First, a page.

How Oppenheimer weighed the odds of an atomic bomb test ending Earth

Still, the discussions and calculations persisted long after the Trinity test. In 1946, three Manhattan project scientists, including Teller, who would later become known as the father of the hydrogen bomb, wrote a report concluding that the explosive force of the first atomic bomb wasn’t even close to what would be required to trigger a planet-destroying chain reaction in air. The report was not declassified until 1973.

AI is like a Nuclear Weapon

The concern, as Edward Teller saw it, was quite literally the end of the world. He had run the calculations, and there was a real possibility, he told his Manhattan Project colleagues in 1942, that when they detonated the world’s first nuclear bomb, the blast would set off a chain reaction. The atmosphere would ignite. All life on Earth would be incinerated. Some of Teller’s colleagues dismissed the idea, but others didn’t. If there were even a slight possibility of atmospheric ignition, said Arthur Compton, the director of a Manhattan Project lab in Chicago, all work on the bomb should halt. “Better to accept the slavery of the Nazi,” he later wrote, “than to run a chance of drawing the final curtain on mankind.”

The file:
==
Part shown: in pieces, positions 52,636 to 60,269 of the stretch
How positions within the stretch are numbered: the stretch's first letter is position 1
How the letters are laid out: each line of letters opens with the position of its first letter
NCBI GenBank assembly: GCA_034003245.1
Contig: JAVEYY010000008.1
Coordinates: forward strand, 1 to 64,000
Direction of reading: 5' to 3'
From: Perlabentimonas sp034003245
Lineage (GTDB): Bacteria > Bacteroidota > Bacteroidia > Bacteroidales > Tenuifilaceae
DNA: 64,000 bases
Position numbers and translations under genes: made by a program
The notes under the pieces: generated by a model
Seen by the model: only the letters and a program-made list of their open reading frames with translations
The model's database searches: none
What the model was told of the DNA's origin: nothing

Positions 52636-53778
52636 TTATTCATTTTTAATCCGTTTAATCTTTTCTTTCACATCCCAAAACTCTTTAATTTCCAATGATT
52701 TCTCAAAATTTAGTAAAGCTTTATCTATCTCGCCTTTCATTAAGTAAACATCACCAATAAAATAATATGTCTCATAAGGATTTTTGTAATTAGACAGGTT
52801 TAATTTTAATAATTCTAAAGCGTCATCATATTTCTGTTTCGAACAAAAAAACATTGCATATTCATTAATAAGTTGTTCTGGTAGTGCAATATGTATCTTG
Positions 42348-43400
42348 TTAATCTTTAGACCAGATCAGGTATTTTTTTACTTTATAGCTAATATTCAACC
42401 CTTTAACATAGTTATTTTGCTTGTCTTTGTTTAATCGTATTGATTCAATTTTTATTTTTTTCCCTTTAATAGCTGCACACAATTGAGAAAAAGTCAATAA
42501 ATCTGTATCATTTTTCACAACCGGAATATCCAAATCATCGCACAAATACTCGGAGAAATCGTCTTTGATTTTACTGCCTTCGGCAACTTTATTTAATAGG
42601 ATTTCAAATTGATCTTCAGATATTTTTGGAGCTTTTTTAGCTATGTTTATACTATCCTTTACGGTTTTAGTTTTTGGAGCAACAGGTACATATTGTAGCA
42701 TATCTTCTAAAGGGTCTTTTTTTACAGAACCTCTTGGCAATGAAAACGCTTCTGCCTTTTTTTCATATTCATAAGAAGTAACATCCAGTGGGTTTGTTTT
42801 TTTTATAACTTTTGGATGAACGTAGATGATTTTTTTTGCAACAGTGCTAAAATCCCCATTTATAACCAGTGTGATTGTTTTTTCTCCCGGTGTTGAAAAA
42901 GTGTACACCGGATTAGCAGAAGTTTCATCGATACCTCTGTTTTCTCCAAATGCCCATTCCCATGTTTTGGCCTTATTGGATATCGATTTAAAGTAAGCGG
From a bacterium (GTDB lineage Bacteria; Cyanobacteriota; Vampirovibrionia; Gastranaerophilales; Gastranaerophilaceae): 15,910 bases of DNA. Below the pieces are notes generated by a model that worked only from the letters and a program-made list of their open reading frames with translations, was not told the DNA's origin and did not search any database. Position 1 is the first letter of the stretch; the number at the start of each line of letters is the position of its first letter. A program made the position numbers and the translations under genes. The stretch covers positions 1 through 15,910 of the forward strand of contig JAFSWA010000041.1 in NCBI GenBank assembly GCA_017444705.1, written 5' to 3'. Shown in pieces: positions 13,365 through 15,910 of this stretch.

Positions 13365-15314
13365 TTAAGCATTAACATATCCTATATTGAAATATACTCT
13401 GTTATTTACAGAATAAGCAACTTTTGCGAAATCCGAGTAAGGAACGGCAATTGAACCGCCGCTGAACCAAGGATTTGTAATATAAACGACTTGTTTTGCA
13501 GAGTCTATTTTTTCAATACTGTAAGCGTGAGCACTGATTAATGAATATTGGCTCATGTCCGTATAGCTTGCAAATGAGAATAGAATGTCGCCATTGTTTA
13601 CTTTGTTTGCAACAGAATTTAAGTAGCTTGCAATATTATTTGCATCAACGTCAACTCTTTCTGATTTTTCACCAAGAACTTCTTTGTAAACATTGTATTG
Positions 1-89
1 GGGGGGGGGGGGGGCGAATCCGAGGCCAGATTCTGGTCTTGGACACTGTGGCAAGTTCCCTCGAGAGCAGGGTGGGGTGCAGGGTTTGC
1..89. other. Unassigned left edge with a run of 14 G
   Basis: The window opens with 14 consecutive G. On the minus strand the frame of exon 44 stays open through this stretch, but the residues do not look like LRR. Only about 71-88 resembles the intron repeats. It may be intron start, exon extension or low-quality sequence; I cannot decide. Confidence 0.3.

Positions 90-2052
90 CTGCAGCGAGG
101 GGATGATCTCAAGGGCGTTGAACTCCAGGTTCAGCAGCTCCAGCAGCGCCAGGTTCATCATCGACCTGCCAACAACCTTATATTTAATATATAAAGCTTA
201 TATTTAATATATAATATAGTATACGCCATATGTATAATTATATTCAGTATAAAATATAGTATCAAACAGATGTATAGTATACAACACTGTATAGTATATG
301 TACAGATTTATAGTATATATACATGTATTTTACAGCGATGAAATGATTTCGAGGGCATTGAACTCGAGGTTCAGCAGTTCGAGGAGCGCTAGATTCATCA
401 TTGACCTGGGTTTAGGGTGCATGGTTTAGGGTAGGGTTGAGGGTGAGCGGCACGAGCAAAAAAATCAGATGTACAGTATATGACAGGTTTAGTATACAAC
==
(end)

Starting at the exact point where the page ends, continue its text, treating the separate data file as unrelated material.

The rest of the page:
How Oppenheimer weighed the odds of an atomic bomb test ending Earth


From Mark: This doesn't give the source for "one in a million". The "Teller and two others" paper is the one I cite in the question, giving a 1.6 safety factor. Your other sources agree that Bethe calculated that a bomb couldn't ignite the atmosphere, but don't go into any further detail.

In truth LаngLаngС doesn't either. He cites sources which discus 3 in a million chances. Sources which are tangentially related but entirely dependent on to the exchange between Hans Bethe and Teller in 1942 which is not referred to.

The question "Where did one-in-a-million chance of nuking the atmosphere come from?" is imprecisely and colloquially worded. It is directly based on Hans Bethe's response to the concerns Edward Teller's expressed in 1942. Hans Bethe was the first to show Teller's concerns were ill founded, near zero chance. The paper's cited are more distantly related to the expression in popular culture, as they were classified for decades and entirely fore shadowed by the less formal yet widely cited exchange between Bethe and Teller. The book you cited published in the 1990's is also far removed from the origins of the expression, and again reflect on but do not directly refer to the earlier Bethe / Teller exchange.

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    This doesn't give the source for "one in a million". The "Teller and two others" paper is the one I cite in the question, giving a 1.6 safety factor. Your other sources agree that Bethe calculated that a bomb couldn't ignite the atmosphere, but don't go into any further detail.
    – Mark
    Commented Jul 25, 2023 at 20:49